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tv   News  Al Jazeera  September 17, 2013 2:00am-2:31am EDT

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good morning, i'm morgan radford. these are some of the stories we are following at this hour. a former reservist kills 12 at the washington navy yard before being killed in a gun battle with police. authorities are trying to determine his motive for murder. >> the shooter in the worst attack on a military installation since fort hood has a checkered past - including two former shootings. we'll hear from people who knew the shooter. >> rescuers get to hundreds of people in colorado, surrounded by flooding. some residents are
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returning to their homes. >> answers - the united nations releases its findings on the chemical weapons attack that killed hundreds of syrians. >> authorities say the suspected lone gunman in the navy yard shooting had a history of anger problems. there was a question this morning on how he got a job with a washington defense contractor. the fbi says 34-year-old aaron alexis acted alone. eight others at the washington were injured. investigators announced no motive for the gunman's rage. more now from our white house correspondent. >> after a day of chaos and conflicting reports the fbi
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named the suspect. >> we confirm that the deceased shooter has been identified as 34-year-old aaron alexis of fort texas. >> 13 dead, including aaron alexis. as the drama unfolded president obama took time to honour the victims and comfort the family. >> these were men and women going to work, doing their job, protecting all of us. they are patriots. >> the shootings took place in washington navy yard, building 197, headquarters of the sea system command. when shots ran out 3,000 men and women who worked at the navy yard were told to stay in face as an intense mann hunt was conducted. many employees were reluctant to comment when allowed to leave. >> one described a harrowing scene. >> we were hunkered down, on the floor, because we heard the previous gunshots. we heard and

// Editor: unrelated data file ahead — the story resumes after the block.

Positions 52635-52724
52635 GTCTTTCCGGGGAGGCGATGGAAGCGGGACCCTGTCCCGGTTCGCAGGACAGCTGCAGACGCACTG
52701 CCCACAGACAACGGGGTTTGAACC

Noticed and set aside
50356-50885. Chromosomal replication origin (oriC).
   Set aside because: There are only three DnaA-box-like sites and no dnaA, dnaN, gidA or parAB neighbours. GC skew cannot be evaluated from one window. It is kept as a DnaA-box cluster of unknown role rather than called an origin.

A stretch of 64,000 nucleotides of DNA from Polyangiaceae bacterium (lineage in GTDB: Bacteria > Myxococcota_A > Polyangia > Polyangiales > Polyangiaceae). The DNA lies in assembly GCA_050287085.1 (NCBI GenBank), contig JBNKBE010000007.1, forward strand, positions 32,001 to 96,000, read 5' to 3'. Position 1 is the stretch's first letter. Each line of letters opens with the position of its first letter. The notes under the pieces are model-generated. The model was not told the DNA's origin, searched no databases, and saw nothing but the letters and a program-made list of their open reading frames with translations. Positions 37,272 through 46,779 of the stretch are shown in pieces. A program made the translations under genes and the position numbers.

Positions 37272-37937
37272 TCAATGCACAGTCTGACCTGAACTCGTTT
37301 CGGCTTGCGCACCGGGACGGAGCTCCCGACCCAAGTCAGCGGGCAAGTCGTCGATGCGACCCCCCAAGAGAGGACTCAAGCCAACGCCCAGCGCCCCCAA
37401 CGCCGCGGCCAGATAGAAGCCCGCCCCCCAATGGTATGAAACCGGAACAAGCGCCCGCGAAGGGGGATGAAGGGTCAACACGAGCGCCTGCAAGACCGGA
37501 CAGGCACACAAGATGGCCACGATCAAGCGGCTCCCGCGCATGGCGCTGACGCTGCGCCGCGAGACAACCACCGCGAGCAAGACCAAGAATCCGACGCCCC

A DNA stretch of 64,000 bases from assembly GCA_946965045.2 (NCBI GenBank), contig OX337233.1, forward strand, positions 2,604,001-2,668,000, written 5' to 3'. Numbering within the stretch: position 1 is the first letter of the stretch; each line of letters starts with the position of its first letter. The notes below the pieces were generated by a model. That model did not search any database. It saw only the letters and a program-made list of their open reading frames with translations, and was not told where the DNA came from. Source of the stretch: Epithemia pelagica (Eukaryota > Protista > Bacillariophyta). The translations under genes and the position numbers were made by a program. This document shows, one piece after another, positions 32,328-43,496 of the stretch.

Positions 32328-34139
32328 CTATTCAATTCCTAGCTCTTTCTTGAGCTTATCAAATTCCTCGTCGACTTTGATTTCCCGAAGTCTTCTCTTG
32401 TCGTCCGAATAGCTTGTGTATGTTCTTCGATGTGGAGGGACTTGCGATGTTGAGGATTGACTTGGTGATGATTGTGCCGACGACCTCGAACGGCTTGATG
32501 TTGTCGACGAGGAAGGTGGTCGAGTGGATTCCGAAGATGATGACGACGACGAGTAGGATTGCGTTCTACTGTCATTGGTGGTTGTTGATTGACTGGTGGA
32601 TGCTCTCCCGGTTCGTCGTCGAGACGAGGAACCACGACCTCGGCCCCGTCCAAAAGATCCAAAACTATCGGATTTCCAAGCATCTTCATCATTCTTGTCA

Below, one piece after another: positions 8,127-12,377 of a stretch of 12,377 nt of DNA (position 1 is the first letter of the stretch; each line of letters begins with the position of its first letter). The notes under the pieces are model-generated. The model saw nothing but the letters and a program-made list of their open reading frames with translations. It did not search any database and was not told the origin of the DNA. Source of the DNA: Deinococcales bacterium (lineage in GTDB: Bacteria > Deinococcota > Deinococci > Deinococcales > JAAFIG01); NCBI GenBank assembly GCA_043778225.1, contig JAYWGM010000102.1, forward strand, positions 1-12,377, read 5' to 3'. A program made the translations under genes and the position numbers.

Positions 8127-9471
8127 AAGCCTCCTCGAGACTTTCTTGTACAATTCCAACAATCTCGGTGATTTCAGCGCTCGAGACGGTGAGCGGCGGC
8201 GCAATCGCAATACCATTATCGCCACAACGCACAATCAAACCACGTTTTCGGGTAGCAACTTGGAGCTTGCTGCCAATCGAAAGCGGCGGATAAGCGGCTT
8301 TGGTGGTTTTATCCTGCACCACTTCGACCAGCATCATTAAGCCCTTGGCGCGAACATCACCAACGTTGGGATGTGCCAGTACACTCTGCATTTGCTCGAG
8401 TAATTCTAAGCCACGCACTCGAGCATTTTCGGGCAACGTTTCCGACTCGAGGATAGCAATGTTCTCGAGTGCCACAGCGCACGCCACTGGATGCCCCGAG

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saw gun fires, and there were two bullet homes in the conference room. >> a dc police officers was injured. he had a request before heading into surgery ril. >> he was most concerned about talking to his mother, wanting to make sure he spoke to her before going into surgery. >> a shaken navy streety may mabus spoke. >> it's heart breaking one thing families do is support each oat. >> an announcement from the navy yard employees - nonessential personnel need pre-sentence report to work tuesday morning. >> many employees of the navy yard were getting to work monday morning when one building in the complex became the center of an attack. here is what some saw, in their own words. >> i heard a woman running down screaming that there's a shooter, get out of the building:am at the same time i -- am at the same time i heard
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multiple gunshots. a colleague of mine - we heard that, went to an office and went by an - there was two women and myself. they went behind a desk and we were there for a little bit and didn't hear anything. i said, "i'm not staying here.". >> there was an individual who came from the building behind us, the maintenance building, talking to me saying, "there's a shooter in your building", i heard two shots, one hit him, he went down in front of me, and i took off. >> the guy you were with? >> the guy i was talking to got shot. >> what was his situation afterwards. >> he was shot in the head and did not look like he made it, so i ran from there. >> i was on my way here, one of my co-worker called me and said this is what is happening and told me, "i don't think you'll make it to work, something is going on." so he called me five minutes later and told me